Skip to main content

Emily, a 2019 South Pacific Verto Alum reached out to us with an idea to help raise funds to support the efforts in Australia. We were beyond thrilled to help get her idea out to the public. Below you’ll find her story and why this cause is so important to her. Please check out her store at to buy one of her designs. 100% of the profits will be donated to the World Wildlife Fund. You can also help by donating directly to the Australian Red Cross or to the Wildlife Information, Rescue and Education Service.

My name is Emily Rosenberger and I am a sophomore in college. I decided to embark on my SOPAC (South Pacific) adventure with Verto Education for the first semester of my sophomore year. I knew it was not going to be a traditional college experience or a traditional study abroad experience; I just knew it would be an experience.

Emily's CohortAnd an experience it was…
We realized that we were the first group ever to travel with Verto Education to the South Pacific. While there were definitely challenges studying abroad in different countries with a random group of students and professors from all over the world, what we experienced on the trip was something I will never forget in my entire life.

The three countries that we visited on my semester abroad were Fiji, New Zealand, and Australia. On this semester abroad, we did not just experience the “tourist” areas in each country, but we experienced the real culture of the area. My classes were Identity and Race, Cultural Anthropology, and Environmental Science. By the end of the semester, the classes we had and what we experienced through our travels connected hand in hand and I realized while abroad just how big yet small our world really is. The point of Verto Education is that we were fortunate to partake in “experiential learning” versus just sitting in a classroom. We had classes in remote villages in Fiji, in small cities of New Zealand, and Australia’s very own Daintree Rainforest. The point is our environment created our classroom and that created an unbelievable firsthand learning experience.

We were able to experience adventures throughout our time as well. Some of these included skydiving in Fiji, going black water rafting in New Zealand, snorkeling in the Great Barrier Reef, and visiting the epic Australian zoo. While Verto did a great job of combining class with adventure, the one aspect I really took away from my semester was that we need to love and protect our planet.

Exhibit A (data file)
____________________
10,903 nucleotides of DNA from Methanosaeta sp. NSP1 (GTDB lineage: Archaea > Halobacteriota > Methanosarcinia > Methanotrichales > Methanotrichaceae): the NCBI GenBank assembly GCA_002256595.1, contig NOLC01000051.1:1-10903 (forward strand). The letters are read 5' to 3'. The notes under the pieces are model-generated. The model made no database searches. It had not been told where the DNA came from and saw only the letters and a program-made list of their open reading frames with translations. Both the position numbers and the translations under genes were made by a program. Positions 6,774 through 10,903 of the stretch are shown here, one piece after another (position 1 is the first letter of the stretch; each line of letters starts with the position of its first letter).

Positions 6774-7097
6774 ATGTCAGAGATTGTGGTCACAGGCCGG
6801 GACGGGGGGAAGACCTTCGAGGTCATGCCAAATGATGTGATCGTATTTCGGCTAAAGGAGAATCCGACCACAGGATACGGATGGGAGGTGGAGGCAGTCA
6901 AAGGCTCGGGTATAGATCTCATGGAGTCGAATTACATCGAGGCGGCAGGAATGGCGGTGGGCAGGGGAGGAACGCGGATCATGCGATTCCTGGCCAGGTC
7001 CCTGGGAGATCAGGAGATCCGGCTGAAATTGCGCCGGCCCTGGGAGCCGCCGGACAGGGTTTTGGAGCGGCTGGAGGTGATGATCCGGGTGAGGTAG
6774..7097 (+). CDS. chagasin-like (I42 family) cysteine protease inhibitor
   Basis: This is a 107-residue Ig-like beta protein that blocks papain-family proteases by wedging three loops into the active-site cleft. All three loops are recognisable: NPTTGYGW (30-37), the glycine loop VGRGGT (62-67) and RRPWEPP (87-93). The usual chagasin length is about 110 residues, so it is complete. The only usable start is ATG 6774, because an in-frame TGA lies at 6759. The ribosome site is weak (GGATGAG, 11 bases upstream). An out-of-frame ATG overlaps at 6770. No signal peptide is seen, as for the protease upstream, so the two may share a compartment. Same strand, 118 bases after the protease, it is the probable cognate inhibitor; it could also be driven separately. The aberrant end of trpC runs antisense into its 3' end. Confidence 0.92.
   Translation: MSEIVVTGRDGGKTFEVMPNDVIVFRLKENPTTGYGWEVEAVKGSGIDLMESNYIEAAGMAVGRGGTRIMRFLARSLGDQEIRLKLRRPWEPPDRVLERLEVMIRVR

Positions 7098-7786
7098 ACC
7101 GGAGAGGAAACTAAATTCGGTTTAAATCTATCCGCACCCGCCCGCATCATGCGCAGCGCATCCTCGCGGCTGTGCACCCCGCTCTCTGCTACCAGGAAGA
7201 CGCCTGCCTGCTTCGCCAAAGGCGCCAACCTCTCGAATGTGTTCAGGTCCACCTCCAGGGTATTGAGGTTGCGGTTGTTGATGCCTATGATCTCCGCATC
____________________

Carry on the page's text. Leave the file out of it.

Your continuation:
Sustainability tied into each class and everything we did. We were constantly connecting how the environment of one area affects the people living there, the food they eat, the homes where they live, their values, the economy, and everything else imaginable. I now have a more global vision, a universal eye.
The point is, climate change is real and we need to gain greater awareness as a world in order to curb the damage we have already caused and move forward in more environmentally positive ways in order to protect our precious planet earth. When I returned from my semester, I found myself paying close attention to what products I use, where I shop, how much I drive, the ridiculous number of plastic products being consumed, air and water pollution, etc.

fires in australia

This is the image I saw on Instagram, depicting the wildfires and the animals trying to break free and survive.

After I got home from my trip, I watched the news that Australia is on fire and that our planet is in fact BURNING, and in that moment, I just wanted to do anything I could to help. Traumatic news stories like this can be devastating and almost unbearable to watch unless we channel our sadness and despair into positive action. People my age spend a lot of time scrolling through Instagram or Twitter or Facebook and a lot of what we see is not “real”. But the truth is, the wildfires and destruction and devastation in Australia right now is all very REAL.

As I am typing this, 17.9 million acres of land have burned in Australia (making it the country’s worst fire season on record), people have been forced out of their homes and at least 27 people have died, and an estimated 1 BILLION animals have been killed or been lost and displaced. Many species are on the brink of extinction due to this disaster alone. It is estimated that up to ⅓ of all koalas have been killed in the fires. And it doesn’t seem that the fires are going to stop anytime soon. So we really need to do what we can to help out.

kangaroo at the zoo

This is just one of the cute kangaroos we were able to spend time with at the zoo.

When I was in Australia, I was able to experience the joy of kangaroos and even pet kangaroos at the zoo. They were soft and fluffy and cute and it makes me really upset knowing that those innocent animals, people, and brave firefighters are getting hurt and killed in the wildfires.

I feel very connected to this humanitarian cause and crisis and I know we can all help. I sketched a few cute kangs and decided to put them on shirts. Please consider buying something to support this very worthwhile cause.  ALL of the proceeds will be given to World Wildlife Fund (WWF).

Thanks so much for reading this and helping the kangs, the Australian people, the earth, all the other animals, everyone and everything.